He did not say, "I am big; it's the politics that got small," but we knew what he meant. He was a reminder in person, on BBC Breakfast, the Today programme, Radio 5 Live, the News Channel and Sky News, of what we have missed these past four years. We could be reminded of it every week if we knew what to look for. The ease and confidence with which David Cameron sweeps aside perfectly good, precise and awkward questions. The astonishing absence of leadership quality in the Labour Party, because nothing would grow in Tony Blair's shade. The Coalition's reference to Blairite reforms at all points as the comparator against which its policies should be measured.
But here he was, not in the flesh, exactly, but on the front page of The Times, above the headline "Europe needs a leader", with his preposterous suggestion for a directly elected president of the European Union. At least no one could accuse him this time of making the mistake he made when he created a mayor of London and a Welsh first minister without having a candidate in mind.
It was a delight, of course, to hear his light voice again on all available channels, showing how it is done. The effortless evasion, not so much of difficult questions but of any rough surfaces that might lead to them. Phone hacking? Nothing he really wanted to say about that. It was only after we had marvelled at the rapier through Ed Miliband that we mentally rewound the tape. The phone hacking business is mainly an embarrassment for News International, owned by Rupert Murdoch, about whose interests Blair is reflexively cautious, even though his book is not even published by him, but by Random House – oh, has someone got a paperback edition out this week?
As for Ed Miliband, it was not so much a rapier as non-invasive, microscopic heart surgery. He was "in the course of" setting out what he stood for, said Blair. "Obviously he's got his conference speech coming up later this year." What? The deadline is that soon?
It was so easy for Blair to offer his successor-but-one his "complete and total support" that he made it look like instinct, but we know that it must actually involve several terabytes of simultaneous computing power.
He is a quad-core politician, and there is only David Cameron who has anything like that kind of chipset. He can do the subtle power play, and can switch from something that needs time to decode, to statements of the blindingly obvious rephrased with a plausible illusion of profundity.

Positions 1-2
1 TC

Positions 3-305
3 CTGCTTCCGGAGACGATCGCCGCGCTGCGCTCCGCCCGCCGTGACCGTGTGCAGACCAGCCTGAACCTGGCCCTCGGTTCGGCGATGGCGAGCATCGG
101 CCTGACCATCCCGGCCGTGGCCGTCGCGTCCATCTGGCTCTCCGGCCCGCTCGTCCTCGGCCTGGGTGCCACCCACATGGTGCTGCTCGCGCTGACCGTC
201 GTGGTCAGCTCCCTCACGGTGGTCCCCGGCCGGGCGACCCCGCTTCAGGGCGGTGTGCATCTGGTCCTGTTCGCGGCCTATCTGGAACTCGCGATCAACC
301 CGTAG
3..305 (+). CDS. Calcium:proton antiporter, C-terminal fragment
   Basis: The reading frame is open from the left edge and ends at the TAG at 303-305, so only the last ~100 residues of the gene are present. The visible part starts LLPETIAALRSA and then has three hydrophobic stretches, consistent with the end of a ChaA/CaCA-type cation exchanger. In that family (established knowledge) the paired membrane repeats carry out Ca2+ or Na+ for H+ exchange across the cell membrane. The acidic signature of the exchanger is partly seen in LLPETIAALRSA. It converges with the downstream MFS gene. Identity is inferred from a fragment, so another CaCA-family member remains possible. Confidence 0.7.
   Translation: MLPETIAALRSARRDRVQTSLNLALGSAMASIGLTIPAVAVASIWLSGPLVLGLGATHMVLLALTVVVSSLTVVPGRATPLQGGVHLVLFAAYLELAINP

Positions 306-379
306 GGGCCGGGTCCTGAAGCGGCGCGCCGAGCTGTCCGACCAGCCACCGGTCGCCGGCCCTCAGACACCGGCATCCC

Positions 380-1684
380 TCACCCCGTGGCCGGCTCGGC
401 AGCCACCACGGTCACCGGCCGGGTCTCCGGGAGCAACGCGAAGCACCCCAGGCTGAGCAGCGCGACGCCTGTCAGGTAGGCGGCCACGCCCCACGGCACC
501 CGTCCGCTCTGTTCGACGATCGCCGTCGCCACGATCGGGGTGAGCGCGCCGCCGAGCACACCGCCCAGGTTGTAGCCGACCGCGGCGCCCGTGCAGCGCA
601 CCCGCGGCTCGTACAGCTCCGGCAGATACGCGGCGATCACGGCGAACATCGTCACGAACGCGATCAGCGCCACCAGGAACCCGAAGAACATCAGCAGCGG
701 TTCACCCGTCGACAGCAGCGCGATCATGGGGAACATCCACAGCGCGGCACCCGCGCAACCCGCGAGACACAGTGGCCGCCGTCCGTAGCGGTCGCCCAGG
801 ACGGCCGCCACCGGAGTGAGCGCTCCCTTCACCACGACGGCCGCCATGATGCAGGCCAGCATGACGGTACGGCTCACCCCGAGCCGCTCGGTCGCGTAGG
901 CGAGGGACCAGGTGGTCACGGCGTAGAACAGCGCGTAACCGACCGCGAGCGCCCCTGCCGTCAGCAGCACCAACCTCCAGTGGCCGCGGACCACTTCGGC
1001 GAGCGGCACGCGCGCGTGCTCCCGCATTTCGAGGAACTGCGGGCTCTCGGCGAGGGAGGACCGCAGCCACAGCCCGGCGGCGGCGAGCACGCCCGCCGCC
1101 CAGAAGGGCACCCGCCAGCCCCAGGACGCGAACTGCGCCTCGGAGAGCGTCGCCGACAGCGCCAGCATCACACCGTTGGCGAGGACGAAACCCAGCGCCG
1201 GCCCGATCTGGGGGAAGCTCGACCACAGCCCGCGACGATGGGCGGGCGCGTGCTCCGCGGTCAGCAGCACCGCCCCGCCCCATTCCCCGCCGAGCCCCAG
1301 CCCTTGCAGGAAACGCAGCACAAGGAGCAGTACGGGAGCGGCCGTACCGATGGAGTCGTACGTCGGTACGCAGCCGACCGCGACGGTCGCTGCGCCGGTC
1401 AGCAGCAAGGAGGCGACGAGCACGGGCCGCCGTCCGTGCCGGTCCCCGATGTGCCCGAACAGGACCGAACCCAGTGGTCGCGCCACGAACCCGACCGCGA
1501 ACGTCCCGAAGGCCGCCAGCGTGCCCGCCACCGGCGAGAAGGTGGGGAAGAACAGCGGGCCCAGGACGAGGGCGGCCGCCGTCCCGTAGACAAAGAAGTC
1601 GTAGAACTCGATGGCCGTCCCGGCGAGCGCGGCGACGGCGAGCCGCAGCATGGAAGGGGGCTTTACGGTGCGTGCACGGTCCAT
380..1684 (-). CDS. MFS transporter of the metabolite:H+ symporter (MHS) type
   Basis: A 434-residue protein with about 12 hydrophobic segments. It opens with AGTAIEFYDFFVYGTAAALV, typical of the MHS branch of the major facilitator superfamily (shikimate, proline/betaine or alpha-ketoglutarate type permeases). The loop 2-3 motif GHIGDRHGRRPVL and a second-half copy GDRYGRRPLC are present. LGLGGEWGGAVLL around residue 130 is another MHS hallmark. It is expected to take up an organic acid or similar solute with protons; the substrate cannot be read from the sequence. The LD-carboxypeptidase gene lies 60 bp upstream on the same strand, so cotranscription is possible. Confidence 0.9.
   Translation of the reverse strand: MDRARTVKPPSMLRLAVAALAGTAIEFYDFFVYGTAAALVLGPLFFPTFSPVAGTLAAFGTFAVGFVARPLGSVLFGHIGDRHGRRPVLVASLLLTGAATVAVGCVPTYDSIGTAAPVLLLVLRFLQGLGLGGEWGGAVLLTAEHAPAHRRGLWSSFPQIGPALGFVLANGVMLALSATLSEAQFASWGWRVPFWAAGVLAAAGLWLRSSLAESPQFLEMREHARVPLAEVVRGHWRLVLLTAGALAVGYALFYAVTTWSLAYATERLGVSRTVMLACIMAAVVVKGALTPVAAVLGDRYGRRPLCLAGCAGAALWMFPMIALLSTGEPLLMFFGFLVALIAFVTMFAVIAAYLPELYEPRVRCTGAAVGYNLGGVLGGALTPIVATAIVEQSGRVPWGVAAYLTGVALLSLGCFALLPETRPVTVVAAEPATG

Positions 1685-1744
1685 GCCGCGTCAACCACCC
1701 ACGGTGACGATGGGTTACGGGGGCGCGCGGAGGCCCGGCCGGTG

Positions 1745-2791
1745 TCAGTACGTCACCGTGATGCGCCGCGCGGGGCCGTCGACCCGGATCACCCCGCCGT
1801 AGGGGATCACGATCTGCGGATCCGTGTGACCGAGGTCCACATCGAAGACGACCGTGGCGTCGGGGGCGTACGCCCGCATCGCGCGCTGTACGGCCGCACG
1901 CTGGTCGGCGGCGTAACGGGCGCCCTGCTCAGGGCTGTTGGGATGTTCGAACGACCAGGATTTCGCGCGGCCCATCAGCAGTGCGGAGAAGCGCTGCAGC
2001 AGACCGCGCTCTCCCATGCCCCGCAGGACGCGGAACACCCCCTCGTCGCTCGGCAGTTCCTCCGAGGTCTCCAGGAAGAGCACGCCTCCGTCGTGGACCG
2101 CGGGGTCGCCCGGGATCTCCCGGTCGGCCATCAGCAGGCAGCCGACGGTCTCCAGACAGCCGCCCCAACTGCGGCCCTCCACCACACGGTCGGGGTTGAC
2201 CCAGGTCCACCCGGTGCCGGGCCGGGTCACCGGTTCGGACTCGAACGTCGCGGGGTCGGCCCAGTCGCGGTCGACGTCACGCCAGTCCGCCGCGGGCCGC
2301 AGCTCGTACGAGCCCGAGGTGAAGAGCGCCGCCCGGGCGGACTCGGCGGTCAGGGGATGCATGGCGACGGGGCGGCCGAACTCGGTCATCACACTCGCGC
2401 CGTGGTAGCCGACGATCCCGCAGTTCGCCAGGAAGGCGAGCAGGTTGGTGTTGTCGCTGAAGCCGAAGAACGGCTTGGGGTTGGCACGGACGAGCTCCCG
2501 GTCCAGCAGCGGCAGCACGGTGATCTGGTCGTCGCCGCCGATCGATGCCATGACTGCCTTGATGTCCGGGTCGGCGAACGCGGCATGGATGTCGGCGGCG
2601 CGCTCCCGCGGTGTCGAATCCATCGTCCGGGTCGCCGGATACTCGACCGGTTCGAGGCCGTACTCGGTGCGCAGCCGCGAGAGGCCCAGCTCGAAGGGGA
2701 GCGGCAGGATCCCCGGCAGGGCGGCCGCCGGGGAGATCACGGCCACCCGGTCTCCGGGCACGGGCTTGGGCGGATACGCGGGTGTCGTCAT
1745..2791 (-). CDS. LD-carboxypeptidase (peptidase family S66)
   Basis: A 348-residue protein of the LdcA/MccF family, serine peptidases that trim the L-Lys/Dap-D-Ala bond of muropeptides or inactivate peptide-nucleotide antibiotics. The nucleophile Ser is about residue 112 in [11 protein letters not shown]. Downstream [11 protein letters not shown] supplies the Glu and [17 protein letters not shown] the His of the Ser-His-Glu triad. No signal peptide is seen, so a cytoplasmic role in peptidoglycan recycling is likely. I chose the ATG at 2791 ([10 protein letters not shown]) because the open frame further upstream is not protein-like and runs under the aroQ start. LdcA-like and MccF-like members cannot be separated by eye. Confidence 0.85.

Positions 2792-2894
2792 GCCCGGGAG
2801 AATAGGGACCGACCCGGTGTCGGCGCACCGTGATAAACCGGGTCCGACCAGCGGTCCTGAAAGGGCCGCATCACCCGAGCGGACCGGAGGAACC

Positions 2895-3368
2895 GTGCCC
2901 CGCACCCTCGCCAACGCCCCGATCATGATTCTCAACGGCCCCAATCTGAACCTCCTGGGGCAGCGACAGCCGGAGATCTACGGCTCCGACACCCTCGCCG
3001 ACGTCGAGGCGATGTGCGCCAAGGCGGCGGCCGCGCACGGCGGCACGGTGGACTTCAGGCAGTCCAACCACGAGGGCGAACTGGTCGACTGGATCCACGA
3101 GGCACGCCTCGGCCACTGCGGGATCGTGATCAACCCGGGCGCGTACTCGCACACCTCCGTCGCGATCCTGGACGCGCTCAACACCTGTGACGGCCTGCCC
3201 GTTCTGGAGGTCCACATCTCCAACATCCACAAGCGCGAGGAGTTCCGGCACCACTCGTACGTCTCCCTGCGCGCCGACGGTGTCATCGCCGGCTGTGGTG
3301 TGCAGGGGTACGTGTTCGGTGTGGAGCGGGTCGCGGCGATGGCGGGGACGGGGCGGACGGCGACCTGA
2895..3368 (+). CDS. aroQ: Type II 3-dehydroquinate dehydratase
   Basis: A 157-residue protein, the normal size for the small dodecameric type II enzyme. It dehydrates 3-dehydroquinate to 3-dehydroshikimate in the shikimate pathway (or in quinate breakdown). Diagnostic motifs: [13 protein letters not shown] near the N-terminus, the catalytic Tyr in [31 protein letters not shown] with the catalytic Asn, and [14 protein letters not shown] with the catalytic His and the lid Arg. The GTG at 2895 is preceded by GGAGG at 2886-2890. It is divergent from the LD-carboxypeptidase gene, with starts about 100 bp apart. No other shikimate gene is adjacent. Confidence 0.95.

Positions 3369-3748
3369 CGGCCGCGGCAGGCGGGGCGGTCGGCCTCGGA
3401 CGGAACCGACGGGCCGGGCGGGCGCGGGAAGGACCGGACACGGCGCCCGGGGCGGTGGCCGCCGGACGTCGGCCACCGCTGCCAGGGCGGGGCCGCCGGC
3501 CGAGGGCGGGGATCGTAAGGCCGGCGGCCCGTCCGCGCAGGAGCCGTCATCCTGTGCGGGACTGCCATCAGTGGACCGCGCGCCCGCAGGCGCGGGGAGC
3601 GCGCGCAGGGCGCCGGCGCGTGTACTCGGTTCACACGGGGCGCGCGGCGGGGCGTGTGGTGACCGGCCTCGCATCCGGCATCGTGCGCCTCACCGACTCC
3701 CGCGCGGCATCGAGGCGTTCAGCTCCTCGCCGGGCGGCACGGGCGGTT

Thus he managed to make it sound as if he didn't really want Assad, the Syrian dictator, to go, while he stepped off into a short theory of revolutions that made perfect sense of his position on Iraq, Libya, Egypt, Tunisia, Jordan, Syria, Bahrain, Saudi Arabia, Israel-Palestine and anywhere else that Sarah Montague tried to put to him. And it makes as much sense as anyone else's take. More, in fact, because it is better expressed. Evolution would be better than revolution, but it is up to Gaddafi, Assad and the Bahraini royal family how they want to play it. On the other hand, there is also a danger that the sinister elements of his Manichean world view will take advantage of disorder.
Thus he used half-a-dozen media appearances yesterday to say roughly the same things. China: 160 cities over 1 million. World changing very fast. We've got to change with it (that means you, Ed Miliband – forget all that "Blue Labour" nostalgia kick). He is a player on the world stage.
Europe ought to be a player. "The rationale for Europe today is about power, not peace." It sounded a bit scary, but you see what he means if you read the introduction to the new paperback edition of his memoir: the EU is no longer about stopping World War III between France and Germany. He said all that while avoiding any of the traps into which he might have fallen.
He sidestepped the trap of endorsing what he called the Conservative government (no "Tory-led government" for him) without even appearing to move. His reforms had been focused on the "poorest and most disadvantaged", he said, knowing that new academy schools since 2010 have tended to have fewer pupils on free school meals than the average, whereas those under Labour replaced schools in the most difficult areas, with the most challenging intakes. "Insofar as he [Cameron] is doing that I would support it, and insofar as he is not, I don't."
He barely noticed a question about David Kelly. And The Daily Telegraph, which went large on the Archbishop's criticism of coalition policies for which "no one" had voted, was "not my average daily reading", but he had seen it in a BBC waiting room. "You want to ask me about it, do you?"
He, who must regret that he appointed Rowan Williams, has been on the receiving end of Canterbury's sermons himself, and obviously thought the old duffer was a disillusioned Liberal Democrat leftie. He managed to phrase it, though, in the third person passive once removed: "The Government will say that they're very relaxed about it and get on with whatever they want to do."
How we have missed such class since 27 June 2007, the day when the skies darkened and the country went to the dogs! There was no news yesterday. Tony Blair's far better than anyone else in politics today; David Kelly wasn't murdered; and the Archbishop's a fool.
7:45am Begins a busy morning at the BBC by appearing on the Breakfast news show.
8:10am Appears in the main interview slot on the Today programme to be questioned about the Arab Spring.
8:45am A swift switch to Radio 5 Live to be interviewed by Nicky Campbell.
10:10am It's back on TV now, this time for a chat with the BBC News Channel.
1:40pm Completes his newsroom tour by talking with Adam Boulton on Sky News.
John Rentoul is a biographer of Tony Blair and chief political commentator for 'The Independent on Sunday'Reuse content